Columbus School of Law
|The Catholic University of America, Columbus School of Law|
|Motto||Deus Lux Mea Est - God Is My Light|
|Dean||Daniel F. Attridge|
|Location||Washington, D.C., US|
More than 500 Juris Doctor students attend CUA Law. Incoming classes are typically composed of about 150 hundred students, including day and evening programs. Around 1,900 students apply annually. Approximately one half of the law school's 12,000 alumni practice in the greater Washington, D.C. area. CUA Law is located slightly more than two miles north of the United States Capitol and is a five-minute walk from the Brookland/CUA D.C. metro station.
Since its inception in 1897, Catholic University’s law school has established a progressive history of inclusion. Its first African-American student was enrolled in 1902; its first female student in 1922. The law school is an acknowledged pioneer in clinical legal education. Its nationally ranked Columbus Community Legal Services (CCLS) has served the poor and disadvantaged population of Washington, D.C. since 1970. Total enrollment today ranges between 500-600 students. The law school is located just minutes from the heart of Washington, D.C., the nation’s legal epicenter and the best city in America for the study of law. Completed in 1994, the law building is built around a magnificent atrium and offers 170,000 square feet of space. The Columbus School of Law derives its name from a 1954 merger with the former law school supported by the Knights of Columbus. The law school has been accredited by the Association of American Law Schools since 1921 and the American Bar Association since 1925.
The Catholic University of America is chartered and founded upon the teachings of the Roman Catholic Church, although faculty and students observe many faiths. Three professors are also members of the clergy, including a Catholic priest, a Jewish rabbi, and an Episcopal priest. The law school features a chapel offering daily mass. The building also contains the Kathryn J. DuFour Law Library, the Walter A. Slowinski and Haislip and Yewell Courtrooms, and the three-story Keelty Atrium. It features a cafeteria, student lockers, an underground attached parking garage, and an ATM. Unlike many law school campuses that are separate from their home institutions, the Columbus School of Law is located on the campus of The Catholic University of America and law students have access to many of the same services and facilities as undergraduate students.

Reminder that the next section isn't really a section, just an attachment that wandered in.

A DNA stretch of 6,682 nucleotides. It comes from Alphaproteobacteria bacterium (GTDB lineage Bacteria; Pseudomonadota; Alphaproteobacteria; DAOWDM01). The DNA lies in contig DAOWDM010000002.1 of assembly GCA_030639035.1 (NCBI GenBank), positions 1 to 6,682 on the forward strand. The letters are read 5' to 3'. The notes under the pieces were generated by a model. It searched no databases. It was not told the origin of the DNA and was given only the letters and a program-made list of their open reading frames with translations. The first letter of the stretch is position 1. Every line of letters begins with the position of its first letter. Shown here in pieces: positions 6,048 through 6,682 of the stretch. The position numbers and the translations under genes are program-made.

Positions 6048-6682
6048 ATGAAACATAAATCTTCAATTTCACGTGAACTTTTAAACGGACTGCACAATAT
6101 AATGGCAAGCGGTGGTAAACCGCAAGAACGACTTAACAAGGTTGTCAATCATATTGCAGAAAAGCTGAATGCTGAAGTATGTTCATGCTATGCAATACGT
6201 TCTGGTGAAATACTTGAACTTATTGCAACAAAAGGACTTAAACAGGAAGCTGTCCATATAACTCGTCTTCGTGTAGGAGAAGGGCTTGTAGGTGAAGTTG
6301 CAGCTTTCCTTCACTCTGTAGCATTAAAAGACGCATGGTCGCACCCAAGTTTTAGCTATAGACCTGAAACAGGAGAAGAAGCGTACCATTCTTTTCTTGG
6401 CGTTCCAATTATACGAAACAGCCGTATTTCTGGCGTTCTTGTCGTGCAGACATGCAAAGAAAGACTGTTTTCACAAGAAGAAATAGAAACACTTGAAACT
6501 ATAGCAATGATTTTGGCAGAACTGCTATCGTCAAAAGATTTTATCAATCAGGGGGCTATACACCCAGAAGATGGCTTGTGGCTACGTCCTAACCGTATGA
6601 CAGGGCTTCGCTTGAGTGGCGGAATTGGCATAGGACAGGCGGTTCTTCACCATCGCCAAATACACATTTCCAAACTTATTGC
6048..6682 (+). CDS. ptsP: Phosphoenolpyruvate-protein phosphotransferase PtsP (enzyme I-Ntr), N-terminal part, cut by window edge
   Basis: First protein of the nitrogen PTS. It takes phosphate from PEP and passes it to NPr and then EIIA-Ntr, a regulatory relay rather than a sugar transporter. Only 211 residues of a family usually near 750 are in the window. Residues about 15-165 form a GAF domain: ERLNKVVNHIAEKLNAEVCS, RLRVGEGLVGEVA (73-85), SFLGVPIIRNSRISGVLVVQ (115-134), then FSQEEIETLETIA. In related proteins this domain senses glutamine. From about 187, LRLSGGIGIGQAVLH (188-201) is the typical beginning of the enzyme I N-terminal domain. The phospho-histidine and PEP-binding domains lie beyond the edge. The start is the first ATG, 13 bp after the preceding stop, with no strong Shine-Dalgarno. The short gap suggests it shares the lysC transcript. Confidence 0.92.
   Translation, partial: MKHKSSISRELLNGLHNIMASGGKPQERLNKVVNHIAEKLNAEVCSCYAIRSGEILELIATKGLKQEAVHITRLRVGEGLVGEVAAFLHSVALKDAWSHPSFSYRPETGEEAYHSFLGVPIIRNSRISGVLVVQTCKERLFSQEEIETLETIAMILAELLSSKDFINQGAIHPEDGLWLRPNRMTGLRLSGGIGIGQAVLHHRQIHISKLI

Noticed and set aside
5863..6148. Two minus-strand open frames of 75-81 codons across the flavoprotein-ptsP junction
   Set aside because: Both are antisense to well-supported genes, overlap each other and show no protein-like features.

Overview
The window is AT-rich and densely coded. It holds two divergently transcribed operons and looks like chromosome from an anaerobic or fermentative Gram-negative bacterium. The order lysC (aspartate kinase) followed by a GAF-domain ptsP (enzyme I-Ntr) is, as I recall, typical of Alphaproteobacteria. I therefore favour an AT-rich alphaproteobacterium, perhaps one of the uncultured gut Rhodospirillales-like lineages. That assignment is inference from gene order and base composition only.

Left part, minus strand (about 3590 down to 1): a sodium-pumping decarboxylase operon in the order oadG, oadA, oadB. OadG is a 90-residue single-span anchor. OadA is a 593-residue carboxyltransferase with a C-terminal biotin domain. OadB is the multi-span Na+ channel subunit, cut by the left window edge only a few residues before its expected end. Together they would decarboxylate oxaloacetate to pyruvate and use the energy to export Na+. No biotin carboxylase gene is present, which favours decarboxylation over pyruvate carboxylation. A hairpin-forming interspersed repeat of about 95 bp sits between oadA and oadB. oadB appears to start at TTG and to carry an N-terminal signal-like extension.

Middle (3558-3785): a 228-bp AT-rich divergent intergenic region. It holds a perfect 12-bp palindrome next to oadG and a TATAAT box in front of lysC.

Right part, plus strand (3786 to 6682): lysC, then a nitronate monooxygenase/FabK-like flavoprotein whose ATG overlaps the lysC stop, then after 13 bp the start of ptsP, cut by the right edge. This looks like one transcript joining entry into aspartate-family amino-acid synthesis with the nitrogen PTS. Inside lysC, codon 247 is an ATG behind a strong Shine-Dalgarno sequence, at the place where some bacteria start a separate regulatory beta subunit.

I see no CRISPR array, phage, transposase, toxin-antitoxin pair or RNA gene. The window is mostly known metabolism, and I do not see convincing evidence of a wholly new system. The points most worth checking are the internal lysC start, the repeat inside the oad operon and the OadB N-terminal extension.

Catholic University's J.D. program can be completed over three years of full-time day study or four years of part-time evening study.
J.D. PROGRAM — FIRST YEAR The first-year curriculum is prescribed for all students. The day-division curriculum consists of seven required courses totaling 29 credit hours. Evening-division students are required to complete the same basic courses within the first two years of their law school career. Revised for 2013, the new curriculum is designed to achieve three main goals. It aims to strengthen first-year doctrinal courses, to support the development of practice-area concentrations to enable students who wish to specialize in selected substantive areas to acquire relevant expertise, and finally, the reforms emphasize training that will help graduates transition to the real world of practice.
UPPER DIVISION The upper-division curriculum comprises several requirements, courses that are strongly recommended, and elective options. CUA Law students must complete a minimum of 84 credits to earn the J.D. degree. Additional specific requirements apply to students who enroll in one of our structured certificate programs or concentrations. Other students can choose from a wide array of elective courses to design an academic plan that will fulfill their educational and professional objectives. Required upper division courses include Professional Responsibility, Professional Skills, and Upper-Level Writing. In addition, the law school is developing a Transition-to-Practice requirement for students. This new requirement is expected to be fulfilled by taking either a clinical course, or a capstone course. It will afford students the opportunity to apply the doctrinal knowledge, professional skills, and ethical values they have learned in the classroom to real world settings in an actual law practice or complex simulated practice.
Foundational courses for all areas of legal practice—and thus strongly recommended for all Upper Division students— include Evidence, Corporations, and Criminal Procedure.